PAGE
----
The Occasion Was Vogue World, the Brand’s Efforts to Bring Its Magazine Presence to Life

From a Washington Post story by Rachel Tashjian and Valeriya Safronova headlined “It’s a Vogue world after all”:

On Wednesday, the Metropolitan Museum of Art and Vogue shared news that’s as closely guarded as a state secret: the theme for the Costume Institute’s Met Gala, held on the first Monday in May.

“Sleeping Beauties” will celebrate the ephemerality of fashion and its sensorial pleasures — sound, scent and pure emotion. The reveal kicks off months of anticipation — designers, stylists and celebrities planning ensembles and guest lists, with Vogue’s print and digital dedicating pages teasing the exhibition.

On a mid-September evening in London, about 1,300 people found themselves face-to-face with Vogue boss Anna Wintour, clad in her signature sunglasses, her hand held out for a firm shake in a receiving line alongside Baz Luhrmann, a film director; Edward Enninful, the outgoing editor in chief of British Vogue; and Stephen Daldry, a theater and film director best known for the TV show “The Crown.”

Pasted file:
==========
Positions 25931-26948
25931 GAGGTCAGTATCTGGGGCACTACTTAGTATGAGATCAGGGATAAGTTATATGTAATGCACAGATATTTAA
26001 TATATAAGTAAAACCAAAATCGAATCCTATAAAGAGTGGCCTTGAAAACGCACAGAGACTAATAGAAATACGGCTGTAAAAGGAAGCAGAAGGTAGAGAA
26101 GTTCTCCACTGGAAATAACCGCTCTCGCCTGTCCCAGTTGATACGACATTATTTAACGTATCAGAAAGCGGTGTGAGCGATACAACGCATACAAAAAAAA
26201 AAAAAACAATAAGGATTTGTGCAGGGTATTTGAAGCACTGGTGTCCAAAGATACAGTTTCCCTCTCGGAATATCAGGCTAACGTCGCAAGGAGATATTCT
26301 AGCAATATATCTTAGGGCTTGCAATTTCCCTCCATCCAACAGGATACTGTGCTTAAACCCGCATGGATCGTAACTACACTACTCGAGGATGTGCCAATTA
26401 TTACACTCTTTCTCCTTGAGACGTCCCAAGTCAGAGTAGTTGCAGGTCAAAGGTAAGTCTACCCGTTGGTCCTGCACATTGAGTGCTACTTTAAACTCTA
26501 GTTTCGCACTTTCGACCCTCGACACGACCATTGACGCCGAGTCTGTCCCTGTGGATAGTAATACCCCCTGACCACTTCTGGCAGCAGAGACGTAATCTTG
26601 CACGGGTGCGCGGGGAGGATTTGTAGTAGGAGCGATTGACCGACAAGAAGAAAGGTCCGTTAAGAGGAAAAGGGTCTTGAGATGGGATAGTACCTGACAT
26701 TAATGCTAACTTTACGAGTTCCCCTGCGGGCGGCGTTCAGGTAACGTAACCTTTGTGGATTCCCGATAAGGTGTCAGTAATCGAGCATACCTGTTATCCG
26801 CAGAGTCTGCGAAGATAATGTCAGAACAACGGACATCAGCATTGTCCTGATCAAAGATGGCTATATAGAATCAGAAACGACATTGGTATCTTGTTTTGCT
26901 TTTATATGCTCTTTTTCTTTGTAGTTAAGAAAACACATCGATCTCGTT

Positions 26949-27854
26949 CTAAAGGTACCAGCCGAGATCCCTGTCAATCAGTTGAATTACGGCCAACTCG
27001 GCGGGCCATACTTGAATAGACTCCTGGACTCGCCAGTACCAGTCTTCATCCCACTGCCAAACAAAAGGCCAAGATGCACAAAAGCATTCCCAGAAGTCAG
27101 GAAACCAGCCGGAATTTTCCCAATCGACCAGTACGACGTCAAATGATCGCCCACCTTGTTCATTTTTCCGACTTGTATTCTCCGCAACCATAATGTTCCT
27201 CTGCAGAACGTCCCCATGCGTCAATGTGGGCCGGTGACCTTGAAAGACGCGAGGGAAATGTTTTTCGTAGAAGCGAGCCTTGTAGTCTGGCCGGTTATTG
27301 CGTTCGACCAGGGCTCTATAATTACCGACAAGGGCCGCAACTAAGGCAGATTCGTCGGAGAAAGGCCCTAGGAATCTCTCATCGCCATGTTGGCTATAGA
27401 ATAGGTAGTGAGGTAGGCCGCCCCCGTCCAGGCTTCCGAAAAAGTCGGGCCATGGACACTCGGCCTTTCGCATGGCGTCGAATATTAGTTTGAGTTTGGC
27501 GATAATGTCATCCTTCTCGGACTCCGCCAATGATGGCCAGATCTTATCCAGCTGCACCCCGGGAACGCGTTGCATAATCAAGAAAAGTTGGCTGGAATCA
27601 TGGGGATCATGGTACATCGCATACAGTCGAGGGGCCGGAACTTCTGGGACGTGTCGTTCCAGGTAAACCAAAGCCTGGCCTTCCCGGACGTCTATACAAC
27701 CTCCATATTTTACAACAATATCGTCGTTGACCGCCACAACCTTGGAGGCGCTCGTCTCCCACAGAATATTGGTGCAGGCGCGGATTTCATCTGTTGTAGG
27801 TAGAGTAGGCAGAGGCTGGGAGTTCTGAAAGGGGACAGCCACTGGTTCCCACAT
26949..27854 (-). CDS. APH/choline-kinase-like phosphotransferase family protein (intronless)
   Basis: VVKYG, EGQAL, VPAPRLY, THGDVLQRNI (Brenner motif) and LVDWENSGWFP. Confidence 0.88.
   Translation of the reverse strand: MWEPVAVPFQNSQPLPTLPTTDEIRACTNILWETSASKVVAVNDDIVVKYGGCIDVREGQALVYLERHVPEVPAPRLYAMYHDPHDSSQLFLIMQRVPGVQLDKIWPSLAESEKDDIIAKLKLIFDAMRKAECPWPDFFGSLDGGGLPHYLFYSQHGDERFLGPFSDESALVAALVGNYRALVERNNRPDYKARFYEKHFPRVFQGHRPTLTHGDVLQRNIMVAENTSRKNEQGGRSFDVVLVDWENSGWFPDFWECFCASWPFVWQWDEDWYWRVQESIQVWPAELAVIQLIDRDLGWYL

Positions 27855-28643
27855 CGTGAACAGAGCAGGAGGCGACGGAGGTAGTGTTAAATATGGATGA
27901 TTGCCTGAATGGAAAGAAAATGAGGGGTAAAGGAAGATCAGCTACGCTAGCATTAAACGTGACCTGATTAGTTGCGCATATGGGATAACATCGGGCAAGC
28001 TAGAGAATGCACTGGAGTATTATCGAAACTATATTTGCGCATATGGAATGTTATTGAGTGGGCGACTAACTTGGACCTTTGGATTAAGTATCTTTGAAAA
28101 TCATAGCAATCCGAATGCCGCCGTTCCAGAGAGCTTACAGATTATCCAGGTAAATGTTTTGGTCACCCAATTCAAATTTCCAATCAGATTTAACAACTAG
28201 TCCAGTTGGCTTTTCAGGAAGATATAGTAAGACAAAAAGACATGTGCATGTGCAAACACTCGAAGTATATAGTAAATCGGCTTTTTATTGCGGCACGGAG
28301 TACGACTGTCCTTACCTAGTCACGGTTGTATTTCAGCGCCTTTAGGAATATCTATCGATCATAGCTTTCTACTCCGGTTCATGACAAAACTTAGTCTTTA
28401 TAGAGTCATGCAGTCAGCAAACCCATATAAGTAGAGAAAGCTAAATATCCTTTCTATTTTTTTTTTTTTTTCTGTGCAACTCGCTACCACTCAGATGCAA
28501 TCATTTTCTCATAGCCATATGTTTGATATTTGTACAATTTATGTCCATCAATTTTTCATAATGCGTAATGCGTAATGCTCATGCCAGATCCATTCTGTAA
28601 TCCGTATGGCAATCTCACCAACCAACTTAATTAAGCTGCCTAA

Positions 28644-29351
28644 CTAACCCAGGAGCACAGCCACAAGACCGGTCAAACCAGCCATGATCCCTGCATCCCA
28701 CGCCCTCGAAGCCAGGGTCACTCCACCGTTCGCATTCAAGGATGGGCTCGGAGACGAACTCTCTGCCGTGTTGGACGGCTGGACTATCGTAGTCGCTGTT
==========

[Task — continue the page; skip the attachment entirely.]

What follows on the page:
The occasion was Vogue World, the latest innovation in the brand’s efforts to bring its magazine presence to life. The live-streamed — but of course! — half-hour performance at the Theatre Royal Drury Lane was something of a celebrity talent show, with several chaotic fashion runways tossed into the mix.

The message seemed to be: If print is dead, well, Vogue will happily hop off the page into the real world, do the dance routine the entertainment-hungry masses demand, and even bring along a coterie of megastars. Amid ongoing questions about Condé Nast’s ability to turn a profit, Vogue’s strategy seems to be: Be Vogue.

Onstage, the acts whizzed by as quickly as videos on TikTok: FKA twigs danced and sang, pausing for a brief but evocative kiss with the model Cara Delevingne; Sienna Miller cracked jokes alongside Damian Lewis; Stormzy climbed on a table to perform before Sophie Okonedo, wearing an Elizabethan-style dress, delivered a monologue from Shakespeare’s “Henry IV, Part 2”; Cindy Crawford, Linda Evangelista, Naomi Campbell and Christy Turlington strutted to shouts and applause; and Annie Lennox belted out, “Sweet Dreams (Are Made of This),” bringing the audience to its feet. Tickets to Vogue World started at 150 pounds, or about $183, and ran as high as 2,500 pounds, or $3,050.